Le Train Bleu, as @NW3Andre says is so very very pretty. Also serves plenty of theatre with both food and clientele. I have never seen such an array of ideas of dress in one restaurant, from full evening wear and ball gowns down to people looking like they were about to go to a club to jeans and t shirts and pretty much everything else you can imagine in between. Food was French classics served with the classic theatre (tartare at the table, flambe done in front of you), was good but not great and the wine waiter brought me a glass of their house Bourgogne rouge instead of the Aloxe Corton I’d ordered (which turned up on the bill).
I thoroughly enjoyed every meal I had and enjoyed Paris a lot more than I usually do. Next time I’ll go at a time when some more of the recommendations are open and/or I get my act together to reserve a few of them!
Other highlights of the trip included crowd not seeming to have much experience of the (deliberately retro) 3D and completely loosing it at the Kraftwerk show when anything came out of the screen at them. Aimelss wandering finding us in bits of Paris that aren’t really anything, but turn it into a place where people live rather than a theme park. Not-Called-Mrs-Pig’s favourite genre of art being ugly babies painted/sculpted by artists who’ve clearly never seen a baby before, so we had a great time at Le Louvre without having to deal with things like queueing for the Mona Lisa. Walking back along the Seine on Monday evening and there being several groups of people with sound systems set up, either for social dancing (I’d say salsa, but there wasn’t a single couple doing the same form of dance, they were just having a good time) and an afrobeat band, among others.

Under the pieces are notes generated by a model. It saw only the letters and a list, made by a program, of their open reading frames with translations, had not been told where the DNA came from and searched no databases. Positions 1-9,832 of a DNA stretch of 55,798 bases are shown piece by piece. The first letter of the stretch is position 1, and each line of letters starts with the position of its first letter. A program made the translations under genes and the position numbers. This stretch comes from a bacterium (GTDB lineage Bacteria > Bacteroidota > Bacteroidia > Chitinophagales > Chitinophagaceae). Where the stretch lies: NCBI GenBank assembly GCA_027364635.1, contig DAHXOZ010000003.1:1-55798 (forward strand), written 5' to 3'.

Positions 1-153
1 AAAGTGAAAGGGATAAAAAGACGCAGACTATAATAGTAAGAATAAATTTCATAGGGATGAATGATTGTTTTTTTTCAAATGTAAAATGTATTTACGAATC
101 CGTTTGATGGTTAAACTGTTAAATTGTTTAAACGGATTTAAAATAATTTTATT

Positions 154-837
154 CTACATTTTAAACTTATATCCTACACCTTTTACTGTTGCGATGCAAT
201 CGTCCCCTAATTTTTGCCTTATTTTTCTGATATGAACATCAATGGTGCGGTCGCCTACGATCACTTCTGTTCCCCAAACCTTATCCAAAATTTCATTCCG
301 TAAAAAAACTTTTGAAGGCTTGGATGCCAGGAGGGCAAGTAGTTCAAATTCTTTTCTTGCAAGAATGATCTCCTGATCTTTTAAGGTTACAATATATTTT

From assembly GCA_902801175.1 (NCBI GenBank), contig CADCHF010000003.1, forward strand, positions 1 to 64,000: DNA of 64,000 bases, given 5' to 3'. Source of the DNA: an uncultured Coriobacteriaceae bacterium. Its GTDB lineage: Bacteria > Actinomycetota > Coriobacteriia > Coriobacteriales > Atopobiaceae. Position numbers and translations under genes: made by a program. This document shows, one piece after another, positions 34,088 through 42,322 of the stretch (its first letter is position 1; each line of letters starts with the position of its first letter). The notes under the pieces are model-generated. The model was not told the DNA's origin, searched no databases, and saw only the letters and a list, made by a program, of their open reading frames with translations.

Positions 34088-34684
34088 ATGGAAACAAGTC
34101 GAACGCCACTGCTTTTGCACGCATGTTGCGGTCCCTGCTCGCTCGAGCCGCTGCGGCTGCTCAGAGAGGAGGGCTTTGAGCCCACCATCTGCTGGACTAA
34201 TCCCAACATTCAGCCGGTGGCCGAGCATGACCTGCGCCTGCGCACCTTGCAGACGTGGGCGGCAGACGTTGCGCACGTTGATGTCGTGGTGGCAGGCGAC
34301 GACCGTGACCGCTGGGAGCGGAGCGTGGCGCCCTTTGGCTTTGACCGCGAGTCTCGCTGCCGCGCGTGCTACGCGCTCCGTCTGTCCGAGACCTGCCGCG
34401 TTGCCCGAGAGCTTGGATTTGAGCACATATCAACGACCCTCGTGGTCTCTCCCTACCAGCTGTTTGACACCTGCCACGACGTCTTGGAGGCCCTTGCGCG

I still hate the Metro though. It is objectively worse than the Tube in every way imaginable.
Sounds like you had an excellent weekend
Good to know that Atelier Roulière has still got it. We too, have shared one of those in the past. Or strictly speaking, like you, most of one of those. They packed up the remains in tinfoil which they made into the shape of a handbag, and we snacked on it the next day
But there’s the RER rather than the endless stops on the Circle line. And the views from Line 6.
Thank you for your restaurant reviews.
Entirely true. In all fairness, I really hate the tube too.
Quick one: any good wine shops near Gare du Lyon / Bastille areas? Seeing if I can spot some Ogier or Foillard.
Yes. Le Train Bleu has a beautiful interior not to be missed but recent experience gave me doubts about the food. It’s OK but nothing to write home about in my opinion. Of course they are serving a large clientele and a fairly wide a la carte so one might make some allowance but it’s overpriced despite the interior and theatre imo.
Haven’t been to Le Train Bleu for a long time, but last time I went I thought the food was heavily over-salted, and didn’t enjoy it much. Seemed as if they were just trying hard to get us to drink more.
Not really my part of town, but if I’m in the area there are two places that a great to stop at for a glass and to pick up a couple of interesting bottles to take home.
- Le Barav wine shop and wine bar (you buy the bottle in the shop and pay to have it opened in the bar) https://maps.app.goo.gl/KedbErPqwuBczWui9
- Folderol ice cream and wine bar with interesting bottles for sale in the shop portion. https://maps.app.goo.gl/rhsy82HAMYyMPXDh6 I managed to buy a few bottles of delicious but rare Domaine de l’Anglore when I was last there.
I’m sure there are lots of other good shops around there that I have yet to discover though so if you find any let me know.